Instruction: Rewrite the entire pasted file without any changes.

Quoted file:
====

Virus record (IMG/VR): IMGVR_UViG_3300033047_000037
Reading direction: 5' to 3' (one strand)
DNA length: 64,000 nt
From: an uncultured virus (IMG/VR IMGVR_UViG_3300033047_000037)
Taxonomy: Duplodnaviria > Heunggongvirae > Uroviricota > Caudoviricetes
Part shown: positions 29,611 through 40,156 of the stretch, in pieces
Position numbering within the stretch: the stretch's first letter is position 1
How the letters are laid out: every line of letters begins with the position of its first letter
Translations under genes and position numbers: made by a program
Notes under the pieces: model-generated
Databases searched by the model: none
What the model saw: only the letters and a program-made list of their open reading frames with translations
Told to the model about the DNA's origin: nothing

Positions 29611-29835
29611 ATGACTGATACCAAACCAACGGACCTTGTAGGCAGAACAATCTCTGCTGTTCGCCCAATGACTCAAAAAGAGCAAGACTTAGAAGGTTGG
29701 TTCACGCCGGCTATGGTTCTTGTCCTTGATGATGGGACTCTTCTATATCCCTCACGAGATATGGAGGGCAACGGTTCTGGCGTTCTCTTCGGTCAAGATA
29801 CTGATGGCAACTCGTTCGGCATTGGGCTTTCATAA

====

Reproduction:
Virus record (IMG/VR): IMGVR_UViG_3300033047_000037
Reading direction: 5' to 3' (one strand)
DNA length: 64,000 nt
From: an uncultured virus (IMG/VR IMGVR_UViG_3300033047_000037)
Taxonomy: Duplodnaviria > Heunggongvirae > Uroviricota > Caudoviricetes
Part shown: positions 29,611 through 40,156 of the stretch, in pieces
Position numbering within the stretch: the stretch's first letter is position 1
How the letters are laid out: every line of letters begins with the position of its first letter
Translations under genes and position numbers: made by a program
Notes under the pieces: model-generated
Databases searched by the model: none
What the model saw: only the letters and a program-made list of their open reading frames with translations
Told to the model about the DNA's origin: nothing

Positions 29611-29835
29611 ATGACTGATACCAAACCAACGGACCTTGTAGGCAGAACAATCTCTGCTGTTCGCCCAATGACTCAAAAAGAGCAAGACTTAGAAGGTTGG
29701 TTCACGCCGGCTATGGTTCTTGTCCTTGATGATGGGACTCTTCTATATCCCTCACGAGATATGGAGGGCAACGGTTCTGGCGTTCTCTTCGGTCAAGATA
29801 CTGATGGCAACTCGTTCGGCATTGGGCTTTCATAA